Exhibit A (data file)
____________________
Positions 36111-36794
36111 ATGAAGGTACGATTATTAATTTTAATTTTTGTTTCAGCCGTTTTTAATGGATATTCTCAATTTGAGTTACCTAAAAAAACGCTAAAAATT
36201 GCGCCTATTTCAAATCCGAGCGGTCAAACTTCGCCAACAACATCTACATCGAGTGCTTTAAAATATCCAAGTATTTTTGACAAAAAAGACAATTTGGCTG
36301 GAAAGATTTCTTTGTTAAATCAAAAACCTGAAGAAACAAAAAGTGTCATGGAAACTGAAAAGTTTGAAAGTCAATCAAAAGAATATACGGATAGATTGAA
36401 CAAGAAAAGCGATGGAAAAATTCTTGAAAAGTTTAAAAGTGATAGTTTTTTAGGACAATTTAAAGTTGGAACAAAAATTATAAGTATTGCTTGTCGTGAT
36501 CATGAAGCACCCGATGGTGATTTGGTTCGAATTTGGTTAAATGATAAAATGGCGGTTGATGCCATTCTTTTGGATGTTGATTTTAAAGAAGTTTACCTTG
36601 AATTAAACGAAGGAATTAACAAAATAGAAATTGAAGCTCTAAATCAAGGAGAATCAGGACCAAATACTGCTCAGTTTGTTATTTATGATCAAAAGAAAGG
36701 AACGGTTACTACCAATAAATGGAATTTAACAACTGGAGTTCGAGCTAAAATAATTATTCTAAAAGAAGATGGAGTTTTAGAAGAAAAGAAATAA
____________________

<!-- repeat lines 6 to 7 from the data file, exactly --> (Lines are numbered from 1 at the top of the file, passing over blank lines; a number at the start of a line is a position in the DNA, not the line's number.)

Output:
36501 CATGAAGCACCCGATGGTGATTTGGTTCGAATTTGGTTAAATGATAAAATGGCGGTTGATGCCATTCTTTTGGATGTTGATTTTAAAGAAGTTTACCTTG
36601 AATTAAACGAAGGAATTAACAAAATAGAAATTGAAGCTCTAAATCAAGGAGAATCAGGACCAAATACTGCTCAGTTTGTTATTTATGATCAAAAGAAAGG